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What determines the winning grade?


This article has been taken from the "The Hindu" Newspaper's Educational Plus Section, published on 28 / 04 / 2014, Monday.


The fancy binder and slick covers don’t matter. Structure, formatting and clean text make a winning project.

We are getting close to that part of the year when final projects are nearing completion. The submission deadline is half a day away and you have been up all hours trying to finish writing.

Finally, at 3 a.m. or some equally unearthly hour, you hit a final “save” and stumble into bed. First thing in the morning, you print out the document, hurriedly staple the pages and turn it in with minutes to spare.

Cut to the other side of the desk. This project goes on the pile with several others. Some are squeezed between the covers of a plastic binder; some have fancy title pages sporting all the colours of the rainbow; some have nothing more than a simple corner staple to hold the ideas together (and some are turned in as a bunch of loose pages, the left corner folded over to keep them from falling apart). As the deadline closes in, the pile grows higher, threatening to collapse into a landslide of rushed words, all clamouring for a winning grade.

And just what determines that “winning grade”?

Content, of course. Most paper examiners (despite the popular myths that seem to go around) want to read substance. The stuff that goes into the paper is what earns the grade, and don’t believe otherwise, no matter what you hear.

So the first and basic rule is that quality of ideas and expression is most important, and that is really what you get graded on.

But having said that, there are some other things to keep in mind as you put that final paper together. These are like little courtesies that help put your reader into a favourable state of mind.

The visual and the logical

All written material, whether it is a one-page book review or lecture summary, or a twenty-page term paper, must follow a structure. Different disciplines and courses have different requirements and expectations, but the most basic structure is this: Introduction, Body, Conclusion. The introduction lays out very briefly what the paper will do, with a few pointers that give the reader a sense of what to expect. The body provides the main argument along with the evidence to support it.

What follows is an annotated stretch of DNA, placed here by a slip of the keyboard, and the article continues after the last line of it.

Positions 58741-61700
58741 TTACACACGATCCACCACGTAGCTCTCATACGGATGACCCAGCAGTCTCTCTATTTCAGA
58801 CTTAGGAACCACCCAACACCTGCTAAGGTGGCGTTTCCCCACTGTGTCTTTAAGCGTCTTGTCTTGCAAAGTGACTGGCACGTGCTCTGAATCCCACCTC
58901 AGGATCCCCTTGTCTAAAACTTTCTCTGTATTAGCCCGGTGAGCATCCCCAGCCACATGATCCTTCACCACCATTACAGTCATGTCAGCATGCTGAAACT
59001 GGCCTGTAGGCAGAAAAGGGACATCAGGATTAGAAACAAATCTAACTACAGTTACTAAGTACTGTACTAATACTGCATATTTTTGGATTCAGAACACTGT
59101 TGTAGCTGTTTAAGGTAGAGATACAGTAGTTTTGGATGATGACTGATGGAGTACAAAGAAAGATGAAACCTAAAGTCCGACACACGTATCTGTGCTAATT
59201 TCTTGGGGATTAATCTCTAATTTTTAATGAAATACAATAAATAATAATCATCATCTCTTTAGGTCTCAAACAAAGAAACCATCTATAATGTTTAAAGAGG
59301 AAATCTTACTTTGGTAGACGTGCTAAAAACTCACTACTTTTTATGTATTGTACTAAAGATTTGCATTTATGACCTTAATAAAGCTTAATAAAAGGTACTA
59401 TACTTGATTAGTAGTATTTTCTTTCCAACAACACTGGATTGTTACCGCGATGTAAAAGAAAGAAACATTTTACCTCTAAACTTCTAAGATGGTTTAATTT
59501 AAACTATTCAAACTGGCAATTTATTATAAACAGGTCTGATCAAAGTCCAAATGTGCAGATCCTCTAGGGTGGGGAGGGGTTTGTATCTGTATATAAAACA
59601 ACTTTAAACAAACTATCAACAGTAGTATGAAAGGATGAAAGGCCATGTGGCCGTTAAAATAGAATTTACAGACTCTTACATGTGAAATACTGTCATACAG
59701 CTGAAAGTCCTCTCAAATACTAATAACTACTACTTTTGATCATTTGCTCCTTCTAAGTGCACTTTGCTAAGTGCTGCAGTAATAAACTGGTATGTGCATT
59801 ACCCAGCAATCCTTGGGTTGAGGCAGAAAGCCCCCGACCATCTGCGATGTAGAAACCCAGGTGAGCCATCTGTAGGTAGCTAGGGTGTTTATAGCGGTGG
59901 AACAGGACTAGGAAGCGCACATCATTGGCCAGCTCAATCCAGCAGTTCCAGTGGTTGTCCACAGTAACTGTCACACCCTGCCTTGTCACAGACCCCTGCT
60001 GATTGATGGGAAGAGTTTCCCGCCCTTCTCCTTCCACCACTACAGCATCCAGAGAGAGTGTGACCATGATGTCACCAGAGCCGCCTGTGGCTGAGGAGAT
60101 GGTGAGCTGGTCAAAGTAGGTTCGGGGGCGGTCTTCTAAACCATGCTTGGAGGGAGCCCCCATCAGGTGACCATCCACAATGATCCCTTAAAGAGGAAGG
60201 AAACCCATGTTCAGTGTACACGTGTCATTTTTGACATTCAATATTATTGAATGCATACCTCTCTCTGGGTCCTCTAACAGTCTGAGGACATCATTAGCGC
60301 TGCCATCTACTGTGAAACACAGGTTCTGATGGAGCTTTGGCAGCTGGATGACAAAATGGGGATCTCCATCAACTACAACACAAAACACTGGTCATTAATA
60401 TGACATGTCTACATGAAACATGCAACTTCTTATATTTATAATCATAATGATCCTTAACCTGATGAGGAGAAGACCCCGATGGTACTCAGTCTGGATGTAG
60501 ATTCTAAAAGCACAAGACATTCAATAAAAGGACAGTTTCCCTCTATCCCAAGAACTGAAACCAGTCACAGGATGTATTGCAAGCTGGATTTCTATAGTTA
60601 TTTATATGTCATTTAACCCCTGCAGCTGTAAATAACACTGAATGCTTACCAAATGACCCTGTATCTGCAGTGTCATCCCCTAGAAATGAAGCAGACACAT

This is the meat of the paper and can take different shapes depending on the subject and the specific nature of the work (Are you describing an experiment or field work? Are you presenting viewpoints relating to a particular issue? Are you reviewing recent work in the area?).

The conclusion summarizes your main point, leaving the reader with something to think about.

As you are structuring your paper, use descriptive sub headings and section headings that clearly mark out the different parts of the paper. Visually, these stand out and serve as signposts to the reader, and break the monotony of running text. Logically, they help create a framework that gives the reader a sense of where the paper is going.

Space it out

In general, it is good practice to use double or 1.5-line spacing for paper submissions. It is not only easier to read, but it also leaves enough space for the reader to write in comments or questions.

Often students turn in ten pages of unbroken text that runs in one long paragraph from beginning to end. Reading continuous text is like listening to someone speak without pause — sooner or later you feel like you desperately need a break! Breaking your text into short, logical paragraphs makes it easier to read.

Each paragraph is built around one idea, and when you need to move to another idea, move to another paragraph.

Number the pages and insert running heads, so that the reader can mark her place as she goes through the text. Emphasize key words and phrases with underlining or boldface.

No typos please

Finally, it is important to carefully read through your paper before rushing to print it out and submit it. Even the best ideas can lose their sparkle if they are full of spelling errors and missing spaces.

Check for correct capitalisation, punctuation, and other such irritants. This goes for both typewritten and handwritten material!

Most teachers don't really care about the external frills that students love to put on a paper — the fancy binders and slick covers, the ribbons and bows that very often seek to hide the lack of substance.

While it may be nice to package one’s work creatively, it is more important that the stuff inside the package has the required quality.

The internal packaging — clear structure, formatting and clean text — is much more important. Such attention to internal detail gives the impression that you have taken care with your work.

The writer teaches at the University of Hyderabad and is the editor of Teacher Plus magazine. Email:

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